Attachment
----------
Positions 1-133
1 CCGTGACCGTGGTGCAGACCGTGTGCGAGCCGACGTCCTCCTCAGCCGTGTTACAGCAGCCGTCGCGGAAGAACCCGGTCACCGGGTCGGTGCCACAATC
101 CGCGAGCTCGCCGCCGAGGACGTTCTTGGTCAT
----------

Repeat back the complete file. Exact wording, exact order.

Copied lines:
Positions 1-133
1 CCGTGACCGTGGTGCAGACCGTGTGCGAGCCGACGTCCTCCTCAGCCGTGTTACAGCAGCCGTCGCGGAAGAACCCGGTCACCGGGTCGGTGCCACAATC
101 CGCGAGCTCGCCGCCGAGGACGTTCTTGGTCAT